The immune system recognizes foreign molecules (antigens) through special receptors which enables them to elicit an immune response against them. The adaptive immune system has B-lymphocytes as one of the main players which produce antibodies as their antigen recognizing molecules. Each antibody/immunoglobulin molecule has a unique recognition site which is specific for a particular epitope. Since the immune system is capable of protecting the organism against an infinite number of antigens, a vast receptor repertoire is necessary. Complex molecular genetic mechanisms have evolved to create this enormous diversity in antibody molecules.
Each antibody molecule is composed of two heavy and two light chains each of which has a variable and a constant domain. The genes encoding the heavy and light chains are organized into three clusters - λ (chromosome 22) and κ (chromosome 2) for the light chain and the heavy chain domain (chromosome 14). The variable region which has the antigen binding properties is encoded by the V region for both the heavy and the light chains. The C domain codes for the constant region of both chains and gives the molecule its biological properties. Complete chains are produced by joining the V region to the C region by RNA splicing after transcription.
The V region contains multiple copies of several gene segments in germline DNA which undergo rearrangement and form the complete V gene exon. For the light chain, the V segment codes for the first 95-101 amino acids followed by the J (joining) segment which codes for the next 13 amino acids (approximately). The heavy chain locus has an additional D (diversity) segment between the V and J segment.
B-cells are continuously produced from undifferentiated haematopoietic stem cells in the fetal liver and the bone marrow in adults which provides a specialized microenvironment for its development. The developmental stages are marked by gene rearrangement and expression of specific cell surface markers. Rearrangement occurs in a fixed sequence and acts as an important checkpoint during the B-cell development.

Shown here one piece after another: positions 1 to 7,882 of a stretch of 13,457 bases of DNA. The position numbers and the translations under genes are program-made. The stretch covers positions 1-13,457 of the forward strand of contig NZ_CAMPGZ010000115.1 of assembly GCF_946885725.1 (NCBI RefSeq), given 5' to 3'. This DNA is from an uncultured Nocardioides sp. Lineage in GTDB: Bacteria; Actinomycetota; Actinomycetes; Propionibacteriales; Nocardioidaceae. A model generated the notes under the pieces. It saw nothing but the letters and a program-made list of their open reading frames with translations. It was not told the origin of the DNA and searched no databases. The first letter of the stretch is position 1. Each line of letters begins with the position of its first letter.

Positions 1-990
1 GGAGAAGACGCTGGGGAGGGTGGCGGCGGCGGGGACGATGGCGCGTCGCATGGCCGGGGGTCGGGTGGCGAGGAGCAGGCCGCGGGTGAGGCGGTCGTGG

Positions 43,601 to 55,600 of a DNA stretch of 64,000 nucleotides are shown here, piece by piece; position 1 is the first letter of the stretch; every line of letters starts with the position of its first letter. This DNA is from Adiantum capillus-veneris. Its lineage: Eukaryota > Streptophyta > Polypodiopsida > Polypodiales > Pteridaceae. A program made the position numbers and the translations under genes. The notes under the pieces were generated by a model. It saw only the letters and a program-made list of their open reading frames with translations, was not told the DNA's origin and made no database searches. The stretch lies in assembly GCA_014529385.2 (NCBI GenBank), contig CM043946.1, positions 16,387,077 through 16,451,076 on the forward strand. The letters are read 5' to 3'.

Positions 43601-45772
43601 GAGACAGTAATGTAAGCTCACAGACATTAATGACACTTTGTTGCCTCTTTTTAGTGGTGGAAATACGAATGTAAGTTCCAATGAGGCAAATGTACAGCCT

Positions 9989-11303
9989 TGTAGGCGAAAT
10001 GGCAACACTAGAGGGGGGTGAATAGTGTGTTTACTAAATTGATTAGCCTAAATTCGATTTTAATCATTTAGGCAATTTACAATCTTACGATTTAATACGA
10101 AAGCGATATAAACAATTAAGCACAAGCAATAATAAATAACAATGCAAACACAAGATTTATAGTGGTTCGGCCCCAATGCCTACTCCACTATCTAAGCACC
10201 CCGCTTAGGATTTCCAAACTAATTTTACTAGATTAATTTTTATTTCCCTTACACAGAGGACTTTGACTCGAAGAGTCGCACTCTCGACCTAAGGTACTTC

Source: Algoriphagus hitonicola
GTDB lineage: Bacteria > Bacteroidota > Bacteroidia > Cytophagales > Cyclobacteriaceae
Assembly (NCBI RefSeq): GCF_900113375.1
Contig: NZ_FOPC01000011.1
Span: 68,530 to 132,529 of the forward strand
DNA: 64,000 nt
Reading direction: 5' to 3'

• The earliest cell in B cell lineage development is the early pro-B-cell derived from the stem cell. The DH-JH rearrangement takes place in this stage at the both the alleles which is unique and stands true for only this rearrangement step. Since the failure rates are high in the subsequent steps, a rearrangement in both the alleles is an advantage. In humans, most D-JH rearrangements are successful since the D genes can be read in any of the three reading frames without encountering a stop codon.
• A productive rearrangement signals the cell to proceed to the late pro-B-cell stage where the V-DJH rearrangement takes place. 45% of the pro-B-cells are lost at this stage due to out-of-frame V-DJH rearrangements.
• Successful rearrangement of the VDJH segment leads to a transient expression of the µ heavy chain which is expressed in the cytoplasm and to an extent on the cell surface with a surrogate light chain (λ5 and VpreB) as the pre-B-cell receptor. The pre-B-cell receptor stimulates the cell to become a large pre-B-cell and also halts the heavy chain rearrangement. The large pro-B-cell proliferates actively and greatly expands the population.
• After proliferation the cell becomes a resting small pre-B-cell in which the expression of the surrogate light chain stops and the µ heavy chain remains in the cytoplasm by itself. This stage sees the rearrangement of the light chain genes which is due to the expression of RAG proteins. It is observed that the κ locus rearranges before the λ locus but it is not a compulsion. Chances of a productive rearrangement in the light chain loci are higher because of the scope for repeated rearrangements of the unused V and J segments and the presence of two light chain loci.
• Successful rearrangement of both the chains and their joining leads to the expression of a complete IgM molecule on the cell surface of an immature B-cell.
• A mature B-cell/naive B-cell expresses both IgM and IgD on the cell surface produced after mRNA splicing of the heavy chain gene transcript. These cells circulate through the lymphoid system and get activated when encountered by the appropriate antigen.
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